Tuesday, April 29, 2014

Old Oysters

The other morning while walking down Commercial St on my way to work, I found something interesting- some very old oysters of mysterious origin. They were thick (about three times thicker that any oyster you’d find at a modern fish market) and their growth rings were very close together. These were not the oyster I look at on a daily basis.



The city is going through a bit of a construction boom and parts of downtown are almost unrecognizable.  Its encouraging, I guess, but still a bit strange. In the six months I’d been working at the fish-market, I've seen a boatyard and two hotels go-up. Across from one of these new hotels, a work crew had been excavating to improve the sidewalk. Scattered in their debris pile were some strange looking bleached-out oysters.

Until the 1850’s, Commercial St was part of the harbor. Wharves came right up to the base of the hilly Portland peninsula, near modern-day Fore St. Industry was thriving at this time and the city was a major east coast port and rail-hub, comparable in size to Boston. To bolster the shipping industry and compete against arch-rival Boston, the city underwent a massive public works project- filling in what were then shallow coves and building a massive road and rail connector between the wharves and the Atlantic and Saint Laurence Railroad. A massive amount of fill was used to complete the project and the Portland peninsula was greatly expanded.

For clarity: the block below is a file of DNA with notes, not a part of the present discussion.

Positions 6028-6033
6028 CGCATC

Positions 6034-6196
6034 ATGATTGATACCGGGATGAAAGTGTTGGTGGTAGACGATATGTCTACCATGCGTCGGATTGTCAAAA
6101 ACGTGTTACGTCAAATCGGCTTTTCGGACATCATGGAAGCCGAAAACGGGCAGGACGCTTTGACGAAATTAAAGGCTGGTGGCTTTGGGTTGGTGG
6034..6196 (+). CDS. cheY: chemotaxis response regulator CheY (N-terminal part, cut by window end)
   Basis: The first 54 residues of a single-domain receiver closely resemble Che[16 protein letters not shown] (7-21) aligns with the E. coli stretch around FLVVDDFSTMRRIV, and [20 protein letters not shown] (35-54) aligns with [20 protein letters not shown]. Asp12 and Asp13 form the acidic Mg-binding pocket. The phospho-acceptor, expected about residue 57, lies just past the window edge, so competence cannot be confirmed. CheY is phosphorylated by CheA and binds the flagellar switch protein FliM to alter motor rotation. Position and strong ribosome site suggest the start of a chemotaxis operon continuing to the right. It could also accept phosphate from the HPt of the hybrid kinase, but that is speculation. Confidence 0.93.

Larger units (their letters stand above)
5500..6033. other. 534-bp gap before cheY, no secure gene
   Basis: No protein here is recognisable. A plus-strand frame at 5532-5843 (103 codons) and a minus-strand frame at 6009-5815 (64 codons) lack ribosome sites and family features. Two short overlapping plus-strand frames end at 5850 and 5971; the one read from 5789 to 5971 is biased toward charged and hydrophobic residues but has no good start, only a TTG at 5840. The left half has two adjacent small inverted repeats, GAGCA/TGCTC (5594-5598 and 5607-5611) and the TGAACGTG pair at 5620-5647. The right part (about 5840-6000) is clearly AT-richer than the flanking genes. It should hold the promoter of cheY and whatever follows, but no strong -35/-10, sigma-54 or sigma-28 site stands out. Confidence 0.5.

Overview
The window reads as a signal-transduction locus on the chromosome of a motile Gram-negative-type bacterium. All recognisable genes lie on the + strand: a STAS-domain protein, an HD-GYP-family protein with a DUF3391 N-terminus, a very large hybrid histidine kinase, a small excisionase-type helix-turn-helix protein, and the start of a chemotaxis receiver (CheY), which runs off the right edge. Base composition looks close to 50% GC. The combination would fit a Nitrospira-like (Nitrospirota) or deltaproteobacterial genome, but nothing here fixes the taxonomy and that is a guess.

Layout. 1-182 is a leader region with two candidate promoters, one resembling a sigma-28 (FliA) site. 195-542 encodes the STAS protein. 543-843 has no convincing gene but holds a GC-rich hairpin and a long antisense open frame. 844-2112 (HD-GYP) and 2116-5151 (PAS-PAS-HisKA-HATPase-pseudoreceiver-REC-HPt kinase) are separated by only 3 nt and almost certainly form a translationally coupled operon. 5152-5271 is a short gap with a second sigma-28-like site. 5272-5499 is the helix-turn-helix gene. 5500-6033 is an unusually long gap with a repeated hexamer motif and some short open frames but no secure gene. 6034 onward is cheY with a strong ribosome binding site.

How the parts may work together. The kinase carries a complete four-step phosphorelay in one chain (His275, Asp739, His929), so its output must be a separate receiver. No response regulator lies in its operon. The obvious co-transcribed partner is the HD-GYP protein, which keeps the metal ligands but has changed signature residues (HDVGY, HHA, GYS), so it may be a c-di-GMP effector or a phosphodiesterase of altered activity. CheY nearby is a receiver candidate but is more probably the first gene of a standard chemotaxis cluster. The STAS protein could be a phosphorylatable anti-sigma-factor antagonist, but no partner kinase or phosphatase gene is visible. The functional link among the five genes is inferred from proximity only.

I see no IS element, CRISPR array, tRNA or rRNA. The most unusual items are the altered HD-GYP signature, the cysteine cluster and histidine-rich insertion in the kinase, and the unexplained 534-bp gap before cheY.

Portland during the construction project- Commercial Street runs as a causeway over much of its length.


Which brings us back to the oysters: The sandy-fill along the sidewalk was full of them- but where did they come from?

This is where things get murky. Maine’s oysters were wiped out in pre-colonial times (potentially by disease or overfishing) though there is plenty of archaeological evidence they were abundant in other parts of the state for at least a millennium. Oysters in other parts of the northeast fared slightly better, but were fished-out by the 1870s. 

Did my oysters live and die before the city was built? It is certainly a possibility. The fill used to build Commercial St could have been dredged on site. The harbor could have once nurtured oysters.

Alternately, the oysters could be imported. Historic shell piles (called middens) were mined and used in road construction. Could this be the source of the Commercial St. fill? 

Or... were these oysters just imported whole and enjoyed on the waterfront, shells tossed casually aside?